I’m new to Africa on the Blog, so while trying to think of ideas about what to start with, I derived inspiration from Emang’s ‘Who is African?’ post. Here is my response:
I am a South African-born woman whose family originated from various parts of India. My parents were born in South Africa and so were theirs. I am a proud, fourth-generation South African. While most South Africans of Indian decent still refer to themselves as ‘Indian’, I don’t believe this holds true for many, and definitely not for me. I don’t hesitate to correct others (including other black South Africans) when they refer to me as Indian. Having had a very multi-cultural upbringing, there is very little about Indian tradition or culture that I can identify with. Furthermore, I have never even been to India! But here’s where the problem comes in: if I’m not considered African, and I’m not Indian, then where do I belong? Are my people cursed to remain foreigners in their birth-land forever? “I am South African!” I adamantly declare whenever the opportunity presents itself.
After I graduated as an engineer from the University of Cape Town, I moved up to Steelpoort, Limpopo: a rural settlement 4 hours drive from Johannesburg, to work on a major project. When I arrived here and saw just how isolated it was, surrounded in all directions by bushveld, with goats and cows wandering freely everywhere, I was admittedly very nervous. Driving around the rural and unnamed roads, dangerously strewn with potholes the size of small craters, was a real change from the city. I was suddenly alone, alone with Africa and her people. And I felt like I was home.
I could hear the birds busy weaving nests (in the bush) behind the house. I could smell the grass, the earth and the rain before it came. I was breath-taken by the absolute beauty of the first sunset I witnessed here, then quickly realised that every sunset is as beautiful. I learnt to love the long drives to nearby towns and waving at the small children walking home from school. The stillness of the night slowly evaporated into a symphony of energetic voices.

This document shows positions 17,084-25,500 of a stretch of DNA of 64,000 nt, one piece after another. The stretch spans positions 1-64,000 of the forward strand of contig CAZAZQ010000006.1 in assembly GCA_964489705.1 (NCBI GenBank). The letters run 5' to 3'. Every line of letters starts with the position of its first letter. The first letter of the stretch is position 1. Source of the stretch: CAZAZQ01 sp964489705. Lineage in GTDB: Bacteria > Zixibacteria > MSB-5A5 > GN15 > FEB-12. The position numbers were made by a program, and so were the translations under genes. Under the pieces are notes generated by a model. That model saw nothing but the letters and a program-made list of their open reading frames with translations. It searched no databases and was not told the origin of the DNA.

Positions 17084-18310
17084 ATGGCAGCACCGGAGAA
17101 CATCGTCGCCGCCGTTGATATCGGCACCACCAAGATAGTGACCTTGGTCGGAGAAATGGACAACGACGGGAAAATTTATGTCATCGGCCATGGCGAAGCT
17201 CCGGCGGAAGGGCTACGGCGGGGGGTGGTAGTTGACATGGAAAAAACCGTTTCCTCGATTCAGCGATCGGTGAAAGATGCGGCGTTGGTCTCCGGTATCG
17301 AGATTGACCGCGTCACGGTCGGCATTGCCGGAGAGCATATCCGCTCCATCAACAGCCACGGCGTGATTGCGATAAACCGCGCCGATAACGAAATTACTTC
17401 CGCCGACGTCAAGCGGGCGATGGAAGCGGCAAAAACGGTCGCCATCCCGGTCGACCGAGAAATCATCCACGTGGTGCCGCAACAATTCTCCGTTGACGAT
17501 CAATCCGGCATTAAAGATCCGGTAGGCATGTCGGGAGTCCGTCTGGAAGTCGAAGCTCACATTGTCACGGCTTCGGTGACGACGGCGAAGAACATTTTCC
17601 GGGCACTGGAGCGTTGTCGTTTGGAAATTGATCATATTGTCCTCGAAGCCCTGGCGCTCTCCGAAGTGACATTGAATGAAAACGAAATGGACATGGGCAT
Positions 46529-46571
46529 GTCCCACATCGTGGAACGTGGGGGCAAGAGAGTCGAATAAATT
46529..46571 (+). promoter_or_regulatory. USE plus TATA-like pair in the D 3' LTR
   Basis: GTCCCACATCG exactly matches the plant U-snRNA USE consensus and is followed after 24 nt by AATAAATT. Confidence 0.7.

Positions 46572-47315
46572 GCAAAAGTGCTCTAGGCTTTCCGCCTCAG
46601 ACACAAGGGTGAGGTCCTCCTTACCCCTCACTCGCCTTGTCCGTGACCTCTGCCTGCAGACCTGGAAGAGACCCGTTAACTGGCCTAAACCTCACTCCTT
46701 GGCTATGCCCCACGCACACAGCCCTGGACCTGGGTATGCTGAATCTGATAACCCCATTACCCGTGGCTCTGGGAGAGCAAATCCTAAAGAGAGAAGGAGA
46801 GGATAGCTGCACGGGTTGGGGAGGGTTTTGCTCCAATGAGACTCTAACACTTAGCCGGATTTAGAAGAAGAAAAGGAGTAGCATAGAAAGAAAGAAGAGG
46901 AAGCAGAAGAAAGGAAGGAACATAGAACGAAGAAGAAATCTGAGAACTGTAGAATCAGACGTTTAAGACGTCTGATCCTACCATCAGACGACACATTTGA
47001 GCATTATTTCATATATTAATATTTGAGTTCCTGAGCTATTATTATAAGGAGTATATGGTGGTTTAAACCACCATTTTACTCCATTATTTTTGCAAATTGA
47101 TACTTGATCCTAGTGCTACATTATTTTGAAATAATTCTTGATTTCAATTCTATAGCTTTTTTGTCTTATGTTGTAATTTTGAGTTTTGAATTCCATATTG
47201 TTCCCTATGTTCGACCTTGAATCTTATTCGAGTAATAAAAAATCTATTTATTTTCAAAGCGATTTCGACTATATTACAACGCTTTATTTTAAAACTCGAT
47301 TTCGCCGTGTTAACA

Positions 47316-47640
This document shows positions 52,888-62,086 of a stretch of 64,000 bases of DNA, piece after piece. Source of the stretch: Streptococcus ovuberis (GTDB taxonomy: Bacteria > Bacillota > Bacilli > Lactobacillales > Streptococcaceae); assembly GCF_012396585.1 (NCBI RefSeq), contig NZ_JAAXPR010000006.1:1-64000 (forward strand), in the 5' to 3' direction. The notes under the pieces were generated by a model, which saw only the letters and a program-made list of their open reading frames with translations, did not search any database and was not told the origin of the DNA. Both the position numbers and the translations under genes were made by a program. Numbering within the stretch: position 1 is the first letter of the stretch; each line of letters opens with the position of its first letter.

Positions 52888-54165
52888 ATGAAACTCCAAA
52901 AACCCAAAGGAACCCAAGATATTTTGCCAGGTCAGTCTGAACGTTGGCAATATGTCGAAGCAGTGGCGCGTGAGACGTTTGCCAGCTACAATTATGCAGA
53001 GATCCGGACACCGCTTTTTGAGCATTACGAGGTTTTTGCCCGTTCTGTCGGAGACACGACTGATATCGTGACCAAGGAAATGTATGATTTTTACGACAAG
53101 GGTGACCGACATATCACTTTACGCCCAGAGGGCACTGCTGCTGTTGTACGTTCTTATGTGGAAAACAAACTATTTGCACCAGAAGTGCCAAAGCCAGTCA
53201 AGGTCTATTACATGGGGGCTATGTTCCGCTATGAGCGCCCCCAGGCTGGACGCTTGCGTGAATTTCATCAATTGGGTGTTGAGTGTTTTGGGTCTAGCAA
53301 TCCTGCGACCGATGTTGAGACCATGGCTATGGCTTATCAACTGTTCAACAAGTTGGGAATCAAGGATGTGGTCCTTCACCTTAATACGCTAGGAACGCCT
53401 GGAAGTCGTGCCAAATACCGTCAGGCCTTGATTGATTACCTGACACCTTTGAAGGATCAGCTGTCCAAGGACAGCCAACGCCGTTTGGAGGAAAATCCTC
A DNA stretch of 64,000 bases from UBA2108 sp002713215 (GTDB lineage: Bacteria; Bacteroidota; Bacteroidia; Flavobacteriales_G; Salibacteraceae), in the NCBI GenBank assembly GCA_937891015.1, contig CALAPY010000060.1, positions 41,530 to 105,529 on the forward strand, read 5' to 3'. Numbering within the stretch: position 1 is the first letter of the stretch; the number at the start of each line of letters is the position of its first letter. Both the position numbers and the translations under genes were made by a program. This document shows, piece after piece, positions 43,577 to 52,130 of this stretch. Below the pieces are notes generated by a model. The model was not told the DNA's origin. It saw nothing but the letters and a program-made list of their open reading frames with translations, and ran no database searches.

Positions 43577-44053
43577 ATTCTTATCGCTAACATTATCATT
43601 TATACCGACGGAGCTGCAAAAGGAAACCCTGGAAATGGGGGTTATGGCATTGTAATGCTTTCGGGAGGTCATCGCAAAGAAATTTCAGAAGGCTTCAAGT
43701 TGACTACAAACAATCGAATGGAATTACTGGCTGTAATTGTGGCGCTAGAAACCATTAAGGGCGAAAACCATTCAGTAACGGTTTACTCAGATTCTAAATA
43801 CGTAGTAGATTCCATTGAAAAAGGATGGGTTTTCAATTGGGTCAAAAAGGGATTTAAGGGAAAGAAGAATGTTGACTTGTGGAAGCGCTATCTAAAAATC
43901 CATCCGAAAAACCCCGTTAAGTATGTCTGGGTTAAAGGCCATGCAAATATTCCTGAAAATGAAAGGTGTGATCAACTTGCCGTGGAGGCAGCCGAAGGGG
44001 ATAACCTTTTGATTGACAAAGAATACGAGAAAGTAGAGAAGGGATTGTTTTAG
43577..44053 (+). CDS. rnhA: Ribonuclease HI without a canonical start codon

So, who is African? Is it the colour of your skin that makes you African? The colour of my skin does not make me Indian. We now know that Africa is the cradle of humankind. It was out of Africa that every race was born. If you say your genetics alone make you African, then aren’t we all African? No, I think there is more to it than that. It is a connection you have to the place you came from. It is knowing the songs and the languages of the African people. It is feeling your heart swell with pride when your flag is raised and singing your anthem at the top of your lungs. It is knowing the warmth, the colours and the richness of this place, the texture, the earth and the sun. And most of all, it is loving Mother Africa in all her unequalled beauty and all her despairing woes. It is calling Africa ‘home’.
The SA band Dear Reader deals with this issue in their beautiful song, The Same on YouTube .
Land, land of my birth,
Are you my Mother?
Or am I an orphan?
Where, where do I belong?
Will I find a place in this world,
Or forever just wander around?
How did I end up here?
I have nowhere to go,
This is the only home that I know.
Such a great divide between you and I
How I wish it would go,
I live in a place in my mind.
No, I don’t listen to Kwaito,
Wasn’t born in Soweto.
I don’t understand you,
But I want to, you know.
Same, were both the same.
We share the same heart,
We’re made of the same parts.
…Does this land belong to the tribes
Who engraved her stones, with stories of old?
They’re long gone, you know.
Now this is our home…